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Transcreation examples that hit the mark

It’s easy to find examples of poor transcreation and marketing translation online. International brands are responsible for some of the most famous (and sometimes funny) transcreation mishaps.

While the horror stories are great to learn from, we also need to take inspiration from good examples of transcreation. So let’s look at some brands that hit the mark with their international marketing campaigns thanks to excellent transcreation.

What is transcreation?

Transcreation is a specialist language service designed to overcome the challenges of translating copywriting, advertising and marketing messages.

Due to the use of highly creative language in the messages, the meaning is typically lost in direct translation. Transcreation focuses on the intended meaning of the messages and the emotional response you want to trigger in your audience.

This is prioritised over translating the original message with precise accuracy.

“Transcreation is the combination of translation and copywriting for the purpose of translating marketing, sales and advertising messages into other languages. With this type of messaging, the intended impact and meaning of the original content are often lost in translation due to the amount of creative language and cultural references they rely upon.”

– From our ‘Transcreation Services: Why & When You Need Them’ article.

Transcreation is often referred to as creative translation because the service often creates entirely new messages in target languages. The easiest way to understand this is by looking at some examples, so let’s look at some instances of quality transcreation in action.

Coca-Cola’s website transcreation

Coca-Cola is one of the great champions in transcreation. The brand has truly conquered the world with campaigns that feel native to audiences around the world. If we look at the homepage from its websites for the UK, Spain and South Korea, this is what we get:

For the UK and Spain, the company is running the same campaign, featuring Marvel-themed cans. The English slogan for the campaign reads “The multiverse awaits” and there are several direct translations into Spanish that work for this.

However, the direct translation loses its power in Spanish, so the company has opted for a different slogan that has more impact in Spanish. “Sumérgete en otro universo” translates as “submerge yourself in another universe” and this sounds just as awkward in English as the direct translation for “The multiverse awaits” in Spanish.

Then, you’ve got the homepage for South Korea, which runs a completely different message celebrating the lunar new year – a major holiday in the country. With 2023 being the year of the rabbit, the copy reads: “Coca-Cola 2023 Real Magic, Happy New Year – Hop Like a Rabbit!”.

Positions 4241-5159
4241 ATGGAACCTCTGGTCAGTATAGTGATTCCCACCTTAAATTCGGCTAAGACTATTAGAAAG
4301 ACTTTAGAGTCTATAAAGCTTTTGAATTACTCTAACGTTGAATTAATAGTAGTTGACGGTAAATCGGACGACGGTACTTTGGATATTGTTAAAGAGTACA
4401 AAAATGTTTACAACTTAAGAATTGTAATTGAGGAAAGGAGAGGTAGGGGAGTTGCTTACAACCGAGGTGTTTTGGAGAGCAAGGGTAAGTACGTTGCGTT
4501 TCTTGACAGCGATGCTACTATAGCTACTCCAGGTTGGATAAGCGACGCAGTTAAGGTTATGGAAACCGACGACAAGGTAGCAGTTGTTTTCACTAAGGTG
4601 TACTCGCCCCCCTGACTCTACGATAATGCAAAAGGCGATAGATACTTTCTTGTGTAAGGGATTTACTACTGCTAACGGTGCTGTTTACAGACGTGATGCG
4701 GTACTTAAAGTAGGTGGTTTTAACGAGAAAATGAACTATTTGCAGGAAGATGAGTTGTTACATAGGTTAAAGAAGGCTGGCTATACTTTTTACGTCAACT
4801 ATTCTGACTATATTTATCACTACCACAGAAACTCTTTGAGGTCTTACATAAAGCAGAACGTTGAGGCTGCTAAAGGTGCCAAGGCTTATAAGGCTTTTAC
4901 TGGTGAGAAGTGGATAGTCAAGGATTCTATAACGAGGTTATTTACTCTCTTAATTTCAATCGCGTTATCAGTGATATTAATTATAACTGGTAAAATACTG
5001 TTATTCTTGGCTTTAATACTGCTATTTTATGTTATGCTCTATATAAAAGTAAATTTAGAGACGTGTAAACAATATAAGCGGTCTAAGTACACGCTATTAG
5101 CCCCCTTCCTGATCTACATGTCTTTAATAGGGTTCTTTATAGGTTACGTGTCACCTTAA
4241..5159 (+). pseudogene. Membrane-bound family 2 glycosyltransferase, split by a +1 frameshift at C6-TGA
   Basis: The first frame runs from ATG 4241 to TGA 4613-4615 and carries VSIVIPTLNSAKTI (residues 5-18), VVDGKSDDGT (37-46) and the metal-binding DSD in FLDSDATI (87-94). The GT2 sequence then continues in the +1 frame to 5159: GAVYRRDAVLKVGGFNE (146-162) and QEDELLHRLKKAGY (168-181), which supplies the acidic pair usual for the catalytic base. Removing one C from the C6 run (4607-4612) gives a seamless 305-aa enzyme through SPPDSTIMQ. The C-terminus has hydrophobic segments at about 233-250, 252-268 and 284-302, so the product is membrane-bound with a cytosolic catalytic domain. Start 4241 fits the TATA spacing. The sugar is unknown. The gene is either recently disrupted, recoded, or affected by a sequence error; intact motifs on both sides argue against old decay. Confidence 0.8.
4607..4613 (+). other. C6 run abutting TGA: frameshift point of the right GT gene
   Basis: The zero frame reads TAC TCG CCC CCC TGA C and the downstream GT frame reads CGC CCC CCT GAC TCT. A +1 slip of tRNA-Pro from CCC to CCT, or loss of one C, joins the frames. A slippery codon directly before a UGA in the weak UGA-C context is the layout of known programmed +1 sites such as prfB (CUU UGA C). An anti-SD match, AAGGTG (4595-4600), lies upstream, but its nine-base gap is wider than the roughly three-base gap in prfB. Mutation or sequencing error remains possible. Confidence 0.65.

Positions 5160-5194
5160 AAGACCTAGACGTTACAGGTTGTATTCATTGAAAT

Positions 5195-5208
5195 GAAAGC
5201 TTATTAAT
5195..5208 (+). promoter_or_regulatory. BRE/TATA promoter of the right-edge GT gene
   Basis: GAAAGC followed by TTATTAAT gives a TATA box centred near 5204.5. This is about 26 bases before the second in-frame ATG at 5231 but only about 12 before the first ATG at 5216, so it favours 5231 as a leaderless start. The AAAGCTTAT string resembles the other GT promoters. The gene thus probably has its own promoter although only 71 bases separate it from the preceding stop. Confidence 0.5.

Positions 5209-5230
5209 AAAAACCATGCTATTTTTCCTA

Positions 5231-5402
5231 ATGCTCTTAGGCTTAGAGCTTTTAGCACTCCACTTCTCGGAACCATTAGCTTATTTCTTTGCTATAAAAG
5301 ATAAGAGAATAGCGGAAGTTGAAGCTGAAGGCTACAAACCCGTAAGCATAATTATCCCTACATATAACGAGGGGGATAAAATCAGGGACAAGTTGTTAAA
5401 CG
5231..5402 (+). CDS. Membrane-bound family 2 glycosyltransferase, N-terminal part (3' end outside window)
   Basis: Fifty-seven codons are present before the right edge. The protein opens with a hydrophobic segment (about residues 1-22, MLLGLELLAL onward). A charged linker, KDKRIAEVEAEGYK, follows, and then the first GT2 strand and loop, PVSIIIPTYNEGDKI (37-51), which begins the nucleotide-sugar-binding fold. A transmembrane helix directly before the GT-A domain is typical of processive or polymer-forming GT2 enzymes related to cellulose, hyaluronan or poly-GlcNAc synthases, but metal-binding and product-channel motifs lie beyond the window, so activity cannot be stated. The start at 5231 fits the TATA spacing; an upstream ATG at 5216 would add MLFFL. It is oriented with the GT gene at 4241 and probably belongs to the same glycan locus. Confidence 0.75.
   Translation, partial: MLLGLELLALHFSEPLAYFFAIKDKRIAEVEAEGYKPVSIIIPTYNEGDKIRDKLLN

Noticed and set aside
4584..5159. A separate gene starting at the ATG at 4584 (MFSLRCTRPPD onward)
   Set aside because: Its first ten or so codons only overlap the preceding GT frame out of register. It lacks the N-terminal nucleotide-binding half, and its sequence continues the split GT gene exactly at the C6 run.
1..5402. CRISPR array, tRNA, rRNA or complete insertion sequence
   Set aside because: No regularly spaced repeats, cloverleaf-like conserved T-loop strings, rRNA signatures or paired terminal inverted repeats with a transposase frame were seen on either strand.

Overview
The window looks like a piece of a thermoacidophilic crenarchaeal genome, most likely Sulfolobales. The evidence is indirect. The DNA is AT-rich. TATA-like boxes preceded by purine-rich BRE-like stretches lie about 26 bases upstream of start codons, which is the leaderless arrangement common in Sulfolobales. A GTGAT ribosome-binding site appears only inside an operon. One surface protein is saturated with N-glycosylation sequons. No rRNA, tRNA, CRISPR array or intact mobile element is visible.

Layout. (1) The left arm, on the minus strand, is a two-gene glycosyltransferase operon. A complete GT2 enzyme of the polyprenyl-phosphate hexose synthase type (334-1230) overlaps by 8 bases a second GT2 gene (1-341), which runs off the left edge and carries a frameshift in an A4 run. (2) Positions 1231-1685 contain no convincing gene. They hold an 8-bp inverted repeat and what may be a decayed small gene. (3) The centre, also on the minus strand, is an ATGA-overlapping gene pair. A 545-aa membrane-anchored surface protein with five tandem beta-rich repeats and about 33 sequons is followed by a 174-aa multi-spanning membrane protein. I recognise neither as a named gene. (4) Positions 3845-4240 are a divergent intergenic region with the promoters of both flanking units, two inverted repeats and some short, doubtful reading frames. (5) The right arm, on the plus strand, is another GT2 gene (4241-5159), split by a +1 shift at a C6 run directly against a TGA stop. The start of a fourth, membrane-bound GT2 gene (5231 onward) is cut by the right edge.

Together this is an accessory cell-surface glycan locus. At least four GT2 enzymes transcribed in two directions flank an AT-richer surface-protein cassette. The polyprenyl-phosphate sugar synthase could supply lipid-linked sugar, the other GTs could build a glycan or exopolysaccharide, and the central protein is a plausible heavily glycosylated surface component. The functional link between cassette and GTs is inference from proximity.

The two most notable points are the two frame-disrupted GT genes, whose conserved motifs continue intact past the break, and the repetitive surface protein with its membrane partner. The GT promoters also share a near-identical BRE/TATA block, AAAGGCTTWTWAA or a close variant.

Apple transcreates its iPhone slogans

A good slogan is almost impossible to translate due to the depth of meaning and emotion that’s packed into a few short words. Apple excels at specifying the emotions it wants to elicit with its product slogans and tweaking them in the translation process with transcreation.

For the iPhone 14 Pro, the company wants people to feel this is the model for serious professionals.

For the English version of its campaigns, Apple runs with “Pro. Beyond.”. Now, in this case, translating the English slogan into Spanish doesn’t even work grammatically. Instead, the company has switched to “Pro. Muy Pro.” which translates directly as “Pro. Very Pro.”

In fact, the Cantonese version for Hong Kong is closer to the English original, translated directly as “Beyond. Super Pro.”

Nike’s “Just Do It” slogan

Nike had to work hard to build its brand in China, and after many years of experimentation, it learned a valuable transcreation lesson. Sometimes, the most effective way to transcreate your message is to not translate it at all.

The company’s iconic “Just Do It” slogan encompasses so much meaning that it is almost impossible to translate. Yes, the company could transcribe the slogan but, then, it loses the iconic message that helped make it a global hit in the first place.

So, instead, the company ran with the English version in China with localised and transcreated marketing campaigns around it. Instead of translating the slogan, it recreated the meaning around it in Chinese – so now, the English version of the slogan is understood across the country.

Does your next marketing campaign need transcreation?

If you want to make a true emotional impact with your international marketing campaigns, across each target market, what you need to succeed is working transcreation into your marketing translation strategy.

As part of one of the largest advertising networks in the world, we are experts in the fields of transcreation and creative localisation, working regularly with many well-known companies and brands to help them transcreate their marketing and advertising messages. To discuss your next campaign and transcreation services, please submit your request via our contact page, and one of our creative language specialists will get back to you.

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